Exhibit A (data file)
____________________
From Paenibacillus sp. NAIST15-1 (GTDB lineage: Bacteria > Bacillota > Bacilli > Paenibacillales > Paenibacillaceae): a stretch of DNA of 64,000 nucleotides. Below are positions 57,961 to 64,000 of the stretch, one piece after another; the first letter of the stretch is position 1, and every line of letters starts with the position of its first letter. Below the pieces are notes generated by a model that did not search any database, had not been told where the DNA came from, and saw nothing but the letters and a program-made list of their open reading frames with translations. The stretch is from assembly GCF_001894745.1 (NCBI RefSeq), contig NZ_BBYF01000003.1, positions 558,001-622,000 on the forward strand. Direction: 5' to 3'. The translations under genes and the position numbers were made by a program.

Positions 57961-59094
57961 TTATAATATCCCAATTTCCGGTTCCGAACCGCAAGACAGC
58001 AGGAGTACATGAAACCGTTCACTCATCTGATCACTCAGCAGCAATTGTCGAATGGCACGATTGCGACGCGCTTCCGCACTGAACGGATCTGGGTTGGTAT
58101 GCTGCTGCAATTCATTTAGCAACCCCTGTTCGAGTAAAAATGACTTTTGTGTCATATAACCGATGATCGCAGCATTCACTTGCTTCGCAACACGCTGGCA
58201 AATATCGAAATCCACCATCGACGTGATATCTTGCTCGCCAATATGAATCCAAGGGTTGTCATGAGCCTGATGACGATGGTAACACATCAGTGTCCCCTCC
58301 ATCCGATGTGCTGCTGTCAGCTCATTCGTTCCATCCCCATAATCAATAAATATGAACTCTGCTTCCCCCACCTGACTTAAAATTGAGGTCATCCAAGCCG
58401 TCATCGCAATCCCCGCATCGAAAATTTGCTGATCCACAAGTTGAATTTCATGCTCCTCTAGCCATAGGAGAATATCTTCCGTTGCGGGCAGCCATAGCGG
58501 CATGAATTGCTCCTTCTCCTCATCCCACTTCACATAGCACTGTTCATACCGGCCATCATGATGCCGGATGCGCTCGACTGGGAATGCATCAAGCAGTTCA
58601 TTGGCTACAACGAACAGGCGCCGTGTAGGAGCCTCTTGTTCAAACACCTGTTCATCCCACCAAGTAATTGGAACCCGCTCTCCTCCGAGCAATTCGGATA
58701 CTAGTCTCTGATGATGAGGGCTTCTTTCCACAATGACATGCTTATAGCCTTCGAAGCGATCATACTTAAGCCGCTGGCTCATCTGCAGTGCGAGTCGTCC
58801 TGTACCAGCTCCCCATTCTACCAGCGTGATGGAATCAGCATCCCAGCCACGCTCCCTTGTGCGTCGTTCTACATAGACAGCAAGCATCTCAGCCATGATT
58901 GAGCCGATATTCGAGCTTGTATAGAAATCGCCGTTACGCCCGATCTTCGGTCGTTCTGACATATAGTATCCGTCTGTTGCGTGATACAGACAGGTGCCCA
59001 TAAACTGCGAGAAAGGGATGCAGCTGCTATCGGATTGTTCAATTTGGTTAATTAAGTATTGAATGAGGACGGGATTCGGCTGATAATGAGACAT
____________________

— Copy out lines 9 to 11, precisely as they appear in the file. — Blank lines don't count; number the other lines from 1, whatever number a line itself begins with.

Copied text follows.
58501 CATGAATTGCTCCTTCTCCTCATCCCACTTCACATAGCACTGTTCATACCGGCCATCATGATGCCGGATGCGCTCGACTGGGAATGCATCAAGCAGTTCA
58601 TTGGCTACAACGAACAGGCGCCGTGTAGGAGCCTCTTGTTCAAACACCTGTTCATCCCACCAAGTAATTGGAACCCGCTCTCCTCCGAGCAATTCGGATA
58701 CTAGTCTCTGATGATGAGGGCTTCTTTCCACAATGACATGCTTATAGCCTTCGAAGCGATCATACTTAAGCCGCTGGCTCATCTGCAGTGCGAGTCGTCC